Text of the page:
Some people will believe that “humanely raised” Chickens are the answer. Exploiting and killing them in a nicer way is not a solution.The solution is to reject the exploitation of all animals and to adopt a vegan lifestyle. As demand decreases for the exploitation, and demand rises for cruelty-free alternatives, more and more lives will be spared. There are many delicious vegan meat substitutes on the market, available in such places as Wal-Mart, Target, Whole Foods, and Trader Joe’s to help you make the transition. There may even be a few at your local grocery store, just ask! There are many meet-up groups for people who are seeking veganism. There are many Facebook groups full of supportive vegans. Please reach out if you’d like to help end their suffering. Volunteer at and/or donate to your local vegan animal sanctuary. Encourage your friends, family, and co-workers to consider the cruelty that goes on when making food, clothing, and entertainment choices. We can make a more compassionate world, together!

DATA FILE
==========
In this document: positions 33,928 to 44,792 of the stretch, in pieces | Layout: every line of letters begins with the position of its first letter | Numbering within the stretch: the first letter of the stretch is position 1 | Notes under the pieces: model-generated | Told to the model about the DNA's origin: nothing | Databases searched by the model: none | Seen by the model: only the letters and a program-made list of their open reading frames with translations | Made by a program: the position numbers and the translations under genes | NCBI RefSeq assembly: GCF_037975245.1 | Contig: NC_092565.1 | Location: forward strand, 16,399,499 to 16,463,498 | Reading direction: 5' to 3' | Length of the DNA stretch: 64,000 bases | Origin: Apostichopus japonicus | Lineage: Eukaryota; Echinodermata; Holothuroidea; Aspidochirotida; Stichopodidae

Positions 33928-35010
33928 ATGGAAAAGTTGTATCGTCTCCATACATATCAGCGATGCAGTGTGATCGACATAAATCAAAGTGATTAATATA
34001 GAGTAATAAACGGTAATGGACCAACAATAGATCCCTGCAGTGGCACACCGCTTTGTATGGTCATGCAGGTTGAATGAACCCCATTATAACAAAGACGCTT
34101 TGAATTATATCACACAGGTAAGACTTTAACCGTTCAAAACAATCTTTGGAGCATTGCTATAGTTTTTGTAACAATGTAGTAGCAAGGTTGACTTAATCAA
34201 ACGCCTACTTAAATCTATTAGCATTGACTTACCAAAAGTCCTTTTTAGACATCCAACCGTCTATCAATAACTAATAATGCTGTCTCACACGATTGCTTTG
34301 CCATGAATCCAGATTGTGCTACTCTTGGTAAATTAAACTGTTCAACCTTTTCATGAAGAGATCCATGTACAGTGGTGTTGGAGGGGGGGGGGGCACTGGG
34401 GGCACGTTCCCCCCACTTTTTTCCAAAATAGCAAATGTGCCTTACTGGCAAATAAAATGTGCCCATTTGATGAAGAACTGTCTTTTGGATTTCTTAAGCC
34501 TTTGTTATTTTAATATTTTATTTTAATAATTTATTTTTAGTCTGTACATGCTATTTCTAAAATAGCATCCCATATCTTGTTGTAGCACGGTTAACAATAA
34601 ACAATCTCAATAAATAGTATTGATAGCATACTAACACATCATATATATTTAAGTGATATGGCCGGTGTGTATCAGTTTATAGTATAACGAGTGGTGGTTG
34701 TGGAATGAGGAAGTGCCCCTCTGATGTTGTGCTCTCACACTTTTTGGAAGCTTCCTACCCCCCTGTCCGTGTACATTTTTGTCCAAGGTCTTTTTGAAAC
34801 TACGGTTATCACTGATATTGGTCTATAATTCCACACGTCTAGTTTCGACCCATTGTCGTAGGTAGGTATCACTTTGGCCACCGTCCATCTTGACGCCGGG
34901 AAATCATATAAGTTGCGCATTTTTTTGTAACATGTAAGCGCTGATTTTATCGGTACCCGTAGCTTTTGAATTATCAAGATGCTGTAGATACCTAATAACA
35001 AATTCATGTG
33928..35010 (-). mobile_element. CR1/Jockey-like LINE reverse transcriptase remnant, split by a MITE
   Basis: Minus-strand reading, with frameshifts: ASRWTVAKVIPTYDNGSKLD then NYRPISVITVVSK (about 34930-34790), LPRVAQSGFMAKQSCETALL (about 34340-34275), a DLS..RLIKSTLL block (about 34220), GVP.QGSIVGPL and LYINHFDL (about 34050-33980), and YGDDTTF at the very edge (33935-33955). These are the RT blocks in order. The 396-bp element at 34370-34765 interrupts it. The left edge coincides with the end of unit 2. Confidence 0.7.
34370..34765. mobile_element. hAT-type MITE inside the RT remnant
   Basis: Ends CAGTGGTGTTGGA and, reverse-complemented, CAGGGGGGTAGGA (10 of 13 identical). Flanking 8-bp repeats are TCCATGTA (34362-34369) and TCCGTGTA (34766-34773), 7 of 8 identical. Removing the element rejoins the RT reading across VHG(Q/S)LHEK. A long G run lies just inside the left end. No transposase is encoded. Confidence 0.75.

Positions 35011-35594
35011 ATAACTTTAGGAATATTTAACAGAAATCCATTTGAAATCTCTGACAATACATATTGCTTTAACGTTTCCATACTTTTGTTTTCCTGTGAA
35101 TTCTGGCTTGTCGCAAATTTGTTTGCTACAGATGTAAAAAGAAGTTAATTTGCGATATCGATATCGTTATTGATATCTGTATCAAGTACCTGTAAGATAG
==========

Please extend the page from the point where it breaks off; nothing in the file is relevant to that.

For most of us, Spring is here! Let’s rejoice that we made it through the winter! Retail establishments are breaking out the gardening supplies and bathing suits. Two well known farm supply stores even have annual sales events called “Chick Days”. People are able to walk in, purchase tiny chicks, who are not even old enough to be away from their mothers, and raise them at home for one sad purpose: to be further objectified.